So, although my waffle maker still hates me, the recipe is delicious.  The miso is not over powering and could easily allow these waffles to sway to the sweeter side of life, or remain on the veggie side.  (At the bottom you can see my attempt at salvaging the batter for pancakes – it kinda worked.)

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Rice Waffles

2 cups cooked brown rice (I used black rice)

1 cup whole wheat flour

1 Tbsp miso paste

Get your waffle iron hot because this batter will take you two seconds to get ready.

Stuff everything into a food processor and whiz it around.

Cook waffles as per your waffle makers instructions.

*Note: Alicia Silverstone’s recipe actually says to just mix these things together in a bowl, but I like processing my food… which could be part of the reason why my waffle maker hates me.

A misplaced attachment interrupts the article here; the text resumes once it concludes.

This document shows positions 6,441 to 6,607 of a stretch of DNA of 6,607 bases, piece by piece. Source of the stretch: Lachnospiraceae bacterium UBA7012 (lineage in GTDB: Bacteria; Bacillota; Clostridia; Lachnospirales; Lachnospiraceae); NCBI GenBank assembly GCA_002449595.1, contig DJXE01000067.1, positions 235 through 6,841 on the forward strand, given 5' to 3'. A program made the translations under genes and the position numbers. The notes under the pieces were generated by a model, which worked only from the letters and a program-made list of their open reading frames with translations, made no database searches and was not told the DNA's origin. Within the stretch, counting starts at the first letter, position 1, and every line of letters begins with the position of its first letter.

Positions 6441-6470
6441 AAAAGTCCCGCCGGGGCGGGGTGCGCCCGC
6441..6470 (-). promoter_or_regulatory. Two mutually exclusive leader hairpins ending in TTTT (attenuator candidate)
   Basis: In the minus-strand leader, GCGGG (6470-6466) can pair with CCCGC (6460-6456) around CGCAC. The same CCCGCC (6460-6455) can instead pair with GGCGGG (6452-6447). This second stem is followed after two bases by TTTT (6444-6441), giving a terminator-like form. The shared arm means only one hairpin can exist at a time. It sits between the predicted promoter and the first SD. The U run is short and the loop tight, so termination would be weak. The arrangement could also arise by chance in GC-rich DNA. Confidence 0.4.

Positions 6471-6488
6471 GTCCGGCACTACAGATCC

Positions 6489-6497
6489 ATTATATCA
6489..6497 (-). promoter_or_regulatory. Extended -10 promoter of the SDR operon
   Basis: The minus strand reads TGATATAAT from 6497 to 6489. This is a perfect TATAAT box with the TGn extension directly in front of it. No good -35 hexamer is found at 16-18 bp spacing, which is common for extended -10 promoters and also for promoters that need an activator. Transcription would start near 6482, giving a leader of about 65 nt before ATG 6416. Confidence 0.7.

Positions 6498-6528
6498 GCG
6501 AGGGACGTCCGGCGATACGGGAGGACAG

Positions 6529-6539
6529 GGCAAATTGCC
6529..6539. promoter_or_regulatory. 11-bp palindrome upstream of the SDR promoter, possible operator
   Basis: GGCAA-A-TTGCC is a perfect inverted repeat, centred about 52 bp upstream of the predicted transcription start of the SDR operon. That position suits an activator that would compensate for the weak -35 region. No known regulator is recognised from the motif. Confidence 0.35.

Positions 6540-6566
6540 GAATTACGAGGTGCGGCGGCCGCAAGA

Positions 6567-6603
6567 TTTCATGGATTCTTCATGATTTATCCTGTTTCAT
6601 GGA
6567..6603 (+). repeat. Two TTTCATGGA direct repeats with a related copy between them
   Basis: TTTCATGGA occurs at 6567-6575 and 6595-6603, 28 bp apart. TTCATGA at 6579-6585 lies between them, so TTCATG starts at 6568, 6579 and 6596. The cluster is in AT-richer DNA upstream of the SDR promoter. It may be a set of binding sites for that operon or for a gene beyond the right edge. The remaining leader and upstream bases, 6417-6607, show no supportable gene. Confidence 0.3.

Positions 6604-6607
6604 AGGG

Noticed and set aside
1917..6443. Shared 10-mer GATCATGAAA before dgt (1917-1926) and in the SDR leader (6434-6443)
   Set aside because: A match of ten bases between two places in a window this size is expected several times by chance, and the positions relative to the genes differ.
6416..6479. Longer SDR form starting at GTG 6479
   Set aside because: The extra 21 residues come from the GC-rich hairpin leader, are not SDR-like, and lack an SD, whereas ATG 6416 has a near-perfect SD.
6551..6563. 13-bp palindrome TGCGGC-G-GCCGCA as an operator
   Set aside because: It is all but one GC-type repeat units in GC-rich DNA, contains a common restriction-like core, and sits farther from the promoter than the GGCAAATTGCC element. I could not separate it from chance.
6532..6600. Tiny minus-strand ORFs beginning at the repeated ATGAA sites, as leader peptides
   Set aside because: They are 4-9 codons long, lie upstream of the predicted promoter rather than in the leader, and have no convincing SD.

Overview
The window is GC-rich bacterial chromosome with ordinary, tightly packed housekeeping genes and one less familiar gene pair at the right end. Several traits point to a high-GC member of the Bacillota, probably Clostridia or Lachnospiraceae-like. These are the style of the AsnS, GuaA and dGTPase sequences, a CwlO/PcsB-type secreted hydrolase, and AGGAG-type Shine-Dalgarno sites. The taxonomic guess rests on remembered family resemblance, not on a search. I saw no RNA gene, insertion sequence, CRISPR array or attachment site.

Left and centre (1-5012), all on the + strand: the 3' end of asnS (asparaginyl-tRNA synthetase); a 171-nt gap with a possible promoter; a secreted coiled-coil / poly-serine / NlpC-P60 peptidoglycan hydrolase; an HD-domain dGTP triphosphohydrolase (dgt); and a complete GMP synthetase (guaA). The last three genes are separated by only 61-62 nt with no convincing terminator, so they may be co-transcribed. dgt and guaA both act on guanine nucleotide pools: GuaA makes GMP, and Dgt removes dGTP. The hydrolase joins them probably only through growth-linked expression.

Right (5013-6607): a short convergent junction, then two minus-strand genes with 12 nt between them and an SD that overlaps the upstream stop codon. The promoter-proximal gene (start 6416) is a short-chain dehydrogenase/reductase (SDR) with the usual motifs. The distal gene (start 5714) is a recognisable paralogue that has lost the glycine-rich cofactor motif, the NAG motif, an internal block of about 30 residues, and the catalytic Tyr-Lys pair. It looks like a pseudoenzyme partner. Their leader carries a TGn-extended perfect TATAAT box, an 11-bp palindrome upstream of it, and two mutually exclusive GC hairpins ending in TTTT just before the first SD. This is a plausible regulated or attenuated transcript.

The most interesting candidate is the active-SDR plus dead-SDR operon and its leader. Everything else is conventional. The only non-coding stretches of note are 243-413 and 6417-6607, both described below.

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Thanks Giving Muffins

20 10 2011

SO grabbed one of these off the stove and headed to his favourite chair to begin his morning review of webcomics when I heard, “What the — did you put in these that tastes so tart?”

Cranberries.  Fresh cranberries.

“Oh… They’re really good.  Can you bring me another one?” he replied from the living room.

From inauspicious beginnings, these muffins quickly turned their fortune around and then just as quickly disappeared from my counter forever.

Thanks Giving Muffins

1 cup oats

1 cup canned pumpkin (not pie filling!)

3 flax-eggs

2 Tbsp olive oil

1 Tbsp baking powder

1/2 tsp baking soda

1 tsp cinnamon

1/4 tsp nutmeg

1 tsp pumpkin spice

1/2 cup almond or soy milk

3/4 cup spelt flour